Blackbird: A tense and riveting two-hander

Andrew Flynn’s production brings a stark moral clarity

In David Harrower’s tense and riveting two-hander Blackbird, the lines of empathy and compassion are being continuously redrawn. The play is set in the staff room of a manufacturing plant where Una (Maeve Fitzgerald) has arrived as the factory is emptying out for the evening. She has come to find Ray (Declan Conlon), a browbeaten bumbling low-level manager, who can barely hold her gaze.

“Shock” is the first word Una says to him, and the word reverberates throughout for the audience, as Harrower slowly unspools their shared history; when Una was 12 and Ray was 40 they had a sexual relationship. This fact is less shocking, however, than the way that Harrower plays with our expectations, as the power dynamics continually pivot during Una and Ray’s confrontation. Despite our understanding of the fundamental sex crime, Harrower’s sharp characterisations deny us any easy moral judgment. Against our instincts, he forces us to examine the complex humanity of the abuser, as well as the unpalatable legacy of abuse upon the personality of the victim. It is thrilling, thought-provoking material.

With long swinging arms and rounded shoulders, Fitzgerald brings a dangerous energy to the role of Una, stalking through the rubbish-strewn office canteen, designed by Owen MacCarthaigh, like a wild animal waiting to pounce on its prey. Conlon, meanwhile, is a diffident, timorous presence, hoisting up his loose trousers at the waist, fidgeting with his mobile phone. There are moments when they both let their emotional armour slip, and it is here where Harrower’s held-breath dramaturgy achieves its most chilling effect, as he moves to convince us that Blackbird is almost a love story.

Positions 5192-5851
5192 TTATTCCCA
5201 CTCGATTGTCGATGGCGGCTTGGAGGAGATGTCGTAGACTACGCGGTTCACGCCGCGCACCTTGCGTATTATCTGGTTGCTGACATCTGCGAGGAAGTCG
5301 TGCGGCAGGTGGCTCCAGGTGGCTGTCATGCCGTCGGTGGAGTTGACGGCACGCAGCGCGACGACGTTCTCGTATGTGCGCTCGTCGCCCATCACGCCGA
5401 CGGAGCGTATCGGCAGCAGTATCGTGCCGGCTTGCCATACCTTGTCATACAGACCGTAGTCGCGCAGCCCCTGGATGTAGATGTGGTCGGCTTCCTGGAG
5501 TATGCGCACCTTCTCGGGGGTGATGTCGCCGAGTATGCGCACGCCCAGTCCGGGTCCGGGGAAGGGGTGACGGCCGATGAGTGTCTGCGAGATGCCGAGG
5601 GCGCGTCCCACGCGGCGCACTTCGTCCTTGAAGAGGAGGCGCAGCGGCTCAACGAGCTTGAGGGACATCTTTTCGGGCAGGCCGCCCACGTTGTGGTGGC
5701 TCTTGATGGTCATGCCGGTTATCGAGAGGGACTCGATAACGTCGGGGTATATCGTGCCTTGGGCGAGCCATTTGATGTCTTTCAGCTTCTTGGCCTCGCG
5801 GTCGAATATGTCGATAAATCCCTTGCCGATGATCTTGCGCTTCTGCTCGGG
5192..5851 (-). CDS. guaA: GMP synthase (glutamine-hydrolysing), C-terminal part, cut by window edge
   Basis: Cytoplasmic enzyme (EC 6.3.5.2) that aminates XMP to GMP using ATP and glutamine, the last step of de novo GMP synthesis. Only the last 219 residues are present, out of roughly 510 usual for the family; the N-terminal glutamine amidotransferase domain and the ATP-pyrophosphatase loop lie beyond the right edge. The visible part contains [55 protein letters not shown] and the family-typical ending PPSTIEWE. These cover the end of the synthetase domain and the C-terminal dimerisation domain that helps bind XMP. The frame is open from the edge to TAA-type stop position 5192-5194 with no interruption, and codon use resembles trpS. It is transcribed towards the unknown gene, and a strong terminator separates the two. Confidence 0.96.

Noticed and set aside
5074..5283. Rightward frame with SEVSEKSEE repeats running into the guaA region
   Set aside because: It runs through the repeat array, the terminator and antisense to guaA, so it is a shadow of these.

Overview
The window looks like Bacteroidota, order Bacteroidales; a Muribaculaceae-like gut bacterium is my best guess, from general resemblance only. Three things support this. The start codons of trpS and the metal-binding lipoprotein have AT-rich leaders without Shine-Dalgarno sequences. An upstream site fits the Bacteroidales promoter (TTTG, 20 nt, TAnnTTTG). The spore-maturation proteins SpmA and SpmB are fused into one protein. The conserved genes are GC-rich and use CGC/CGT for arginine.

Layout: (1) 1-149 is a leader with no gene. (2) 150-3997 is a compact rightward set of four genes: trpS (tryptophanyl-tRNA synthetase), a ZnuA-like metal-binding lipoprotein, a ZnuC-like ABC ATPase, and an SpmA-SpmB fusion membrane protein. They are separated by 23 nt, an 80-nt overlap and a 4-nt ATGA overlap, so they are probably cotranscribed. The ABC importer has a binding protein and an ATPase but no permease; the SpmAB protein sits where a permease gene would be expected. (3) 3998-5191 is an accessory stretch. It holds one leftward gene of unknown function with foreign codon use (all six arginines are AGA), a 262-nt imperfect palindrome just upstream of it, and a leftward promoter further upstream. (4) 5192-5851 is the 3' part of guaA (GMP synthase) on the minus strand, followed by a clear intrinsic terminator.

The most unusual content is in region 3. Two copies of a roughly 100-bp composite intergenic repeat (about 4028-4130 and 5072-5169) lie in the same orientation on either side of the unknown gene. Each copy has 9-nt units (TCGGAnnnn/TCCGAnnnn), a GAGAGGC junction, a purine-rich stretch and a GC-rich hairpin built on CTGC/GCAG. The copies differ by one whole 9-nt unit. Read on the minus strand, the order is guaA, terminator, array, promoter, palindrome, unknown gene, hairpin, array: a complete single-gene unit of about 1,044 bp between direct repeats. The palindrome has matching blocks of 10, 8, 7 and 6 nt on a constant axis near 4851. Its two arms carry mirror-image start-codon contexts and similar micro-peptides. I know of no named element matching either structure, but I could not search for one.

This is not Andrew Flynn’s first production of Blackbird for Decadent Theatre – he directed the play in 2009 – and he brings an assured and confident touch to the real-time unfolding of the shocking scenario. Midway through the 80-minute piece, he allows a scripted moment of darkness and silence to hang for several minutes. This serves to interrupt what is beginning to seem like a reconciliation. For the audience it gives us an opportunity to step back and re-evaluate our shifting sympathies.

However, Flynn does not give us this luxury at the play’s end, when a brutal blackout and curtain call plunge us back to reality, where the moral lines are much more clear.

Blackbird, Gaiety Theatre, until May 28

Sara Keating

Sara Keating

Sara Keating, a contributor to The Irish Times, is an arts and features writer